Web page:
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Measuring the Social Return to R&D

  • Charles I. Jones
  • John C. Williams

January 24, 1997, Version 2.00 Is there too much or too little private research and development (R&D)? A large empirical literature reports estimates of the rate of return to R&D ranging from 30% to over 100%, supporting the notion that there is too little private investment in research. However, this conclusion is challenged by the new growth theory, which emphasizes a richer description of the connection between R&D and productivity. In this paper we bridge the gap between the theoretical and empirical literatures. Using the framework of an R&D-based growth model, we derive analytically the relationship between the social rate of return to R&D and the coefficient estimates of the empirical literature. Somewhat surprisingly, we show that these estimates represent a lower bound on the true social rate of return. Furthermore, our analytic framework provides a direct mapping from the rate of return to the degree of underinvestment in research. Using a conservative estimate of the rate of return to R&D of about 30%, optimal R&D investment is at least four times larger than actual investment. This is a substantially revised version of an earlier paper, "Too Much of a Good Thing? The Economics of Investment in R&D"

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Paper provided by Stanford University, Department of Economics in its series Working Papers with number 97002.

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Handle: RePEc:wop:stanec:97002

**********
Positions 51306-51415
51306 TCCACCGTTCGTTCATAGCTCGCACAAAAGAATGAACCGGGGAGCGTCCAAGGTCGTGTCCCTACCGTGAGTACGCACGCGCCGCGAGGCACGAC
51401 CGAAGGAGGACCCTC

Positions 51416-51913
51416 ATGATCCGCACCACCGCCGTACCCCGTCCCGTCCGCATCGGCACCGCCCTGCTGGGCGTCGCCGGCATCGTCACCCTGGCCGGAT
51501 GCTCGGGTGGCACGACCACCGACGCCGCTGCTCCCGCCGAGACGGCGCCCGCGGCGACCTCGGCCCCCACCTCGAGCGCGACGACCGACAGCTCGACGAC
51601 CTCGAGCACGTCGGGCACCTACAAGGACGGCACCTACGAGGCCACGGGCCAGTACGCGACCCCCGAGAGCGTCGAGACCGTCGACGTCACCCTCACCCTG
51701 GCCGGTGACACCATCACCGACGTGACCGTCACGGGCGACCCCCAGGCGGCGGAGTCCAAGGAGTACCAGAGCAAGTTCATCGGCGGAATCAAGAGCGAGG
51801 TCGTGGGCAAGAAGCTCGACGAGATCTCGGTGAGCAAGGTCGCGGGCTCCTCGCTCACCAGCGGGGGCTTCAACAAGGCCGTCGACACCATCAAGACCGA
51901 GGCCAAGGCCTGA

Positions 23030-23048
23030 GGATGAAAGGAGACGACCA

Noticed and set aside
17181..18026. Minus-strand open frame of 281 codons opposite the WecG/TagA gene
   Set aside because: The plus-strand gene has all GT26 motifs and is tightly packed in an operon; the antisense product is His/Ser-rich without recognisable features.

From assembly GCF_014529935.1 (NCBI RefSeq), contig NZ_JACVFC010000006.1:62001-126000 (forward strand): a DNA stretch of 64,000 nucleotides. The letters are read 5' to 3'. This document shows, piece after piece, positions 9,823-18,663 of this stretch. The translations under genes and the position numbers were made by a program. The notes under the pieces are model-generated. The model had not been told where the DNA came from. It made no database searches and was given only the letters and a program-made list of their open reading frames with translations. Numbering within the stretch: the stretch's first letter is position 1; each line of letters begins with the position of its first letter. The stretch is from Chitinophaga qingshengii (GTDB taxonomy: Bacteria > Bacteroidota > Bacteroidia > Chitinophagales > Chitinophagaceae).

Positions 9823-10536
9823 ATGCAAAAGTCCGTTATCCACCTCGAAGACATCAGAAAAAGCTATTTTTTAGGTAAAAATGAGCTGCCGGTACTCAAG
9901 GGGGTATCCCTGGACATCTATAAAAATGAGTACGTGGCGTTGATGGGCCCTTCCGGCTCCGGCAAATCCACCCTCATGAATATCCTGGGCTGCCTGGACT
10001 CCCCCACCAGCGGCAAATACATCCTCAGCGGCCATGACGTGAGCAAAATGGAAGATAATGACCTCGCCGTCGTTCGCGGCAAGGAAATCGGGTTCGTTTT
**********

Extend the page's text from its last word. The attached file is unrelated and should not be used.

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  1. Romer, Paul M, 1990. "Endogenous Technological Change," Journal of Political Economy, University of Chicago Press, vol. 98(5), pages S71-102, October.
  2. Bernstein, Jeffrey I & Nadiri, M Ishaq, 1989. "Research and Development and Intra-industry Spillovers: An Empirical Application of Dynamic Duality," Review of Economic Studies, Wiley Blackwell, vol. 56(2), pages 249-67, April.
  3. Zvi Griliches, 1991. "The Search for R&D Spillovers," NBER Working Papers 3768, National Bureau of Economic Research, Inc.
  4. Bronwyn H. Hall & Jacques Mairesse, 1992. "Exploring the Relationship Between R&D and Productivity in French Manufacturing Firms," NBER Working Papers 3956, National Bureau of Economic Research, Inc.
  5. Aghion, Philippe & Howitt, Peter, 1992. "A Model of Growth Through Creative Destruction," Scholarly Articles 12490578, Harvard University Department of Economics.
  6. Aghion, Philippe & Howitt, Peter, 1992. "A Model of Growth through Creative Destruction," Econometrica, Econometric Society, vol. 60(2), pages 323-51, March.
  7. Sveikauskas, Leo, 1981. "Technological Inputs and Multifactor Productivity Growth," The Review of Economics and Statistics, MIT Press, vol. 63(2), pages 275-82, May.
  8. Adam B. Jaffe, 1986. "Technological Opportunity and Spillovers of R&D: Evidence from Firms' Patents, Profits and Market Value," NBER Working Papers 1815, National Bureau of Economic Research, Inc.
  9. Kim B. Clark & Zvi Griliches, 1982. "Productivity Growth and R&D at the Business Level: Results From the PIMS Data Base," NBER Working Papers 0916, National Bureau of Economic Research, Inc.
  10. R. Mehra & E. Prescott, 2010. "The equity premium: a puzzle," Levine's Working Paper Archive 1401, David K. Levine.
  11. M. Ishaq Nadiri, 1993. "Innovations and Technological Spillovers," NBER Working Papers 4423, National Bureau of Economic Research, Inc.
  12. repec:oup:restud:v:56:y:1989:i:2:p:249-67 is not listed on IDEAS
  13. Scherer, F M, 1982. "Inter-Industry Technology Flows and Productivity Growth," The Review of Economics and Statistics, MIT Press, vol. 64(4), pages 627-34, November.
  14. Jean Tirole, 1988. "The Theory of Industrial Organization," MIT Press Books, The MIT Press, edition 1, volume 1, number 0262200716, June.
  15. repec:oup:restud:v:62:y:1995:i:3:p:469-89 is not listed on IDEAS
  16. Nadiri, M.I., 1993. "Innovations and Technological Spillovers," Working Papers 93-31, C.V. Starr Center for Applied Economics, New York University.
  17. Nestor Terleckyj, 1980. "Direct and Indirect Effects of Industrial Research and Development on the Productivity Growth of Industries," NBER Chapters, in: New Developments in Productivity Measurement, pages 357-386 National Bureau of Economic Research, Inc.
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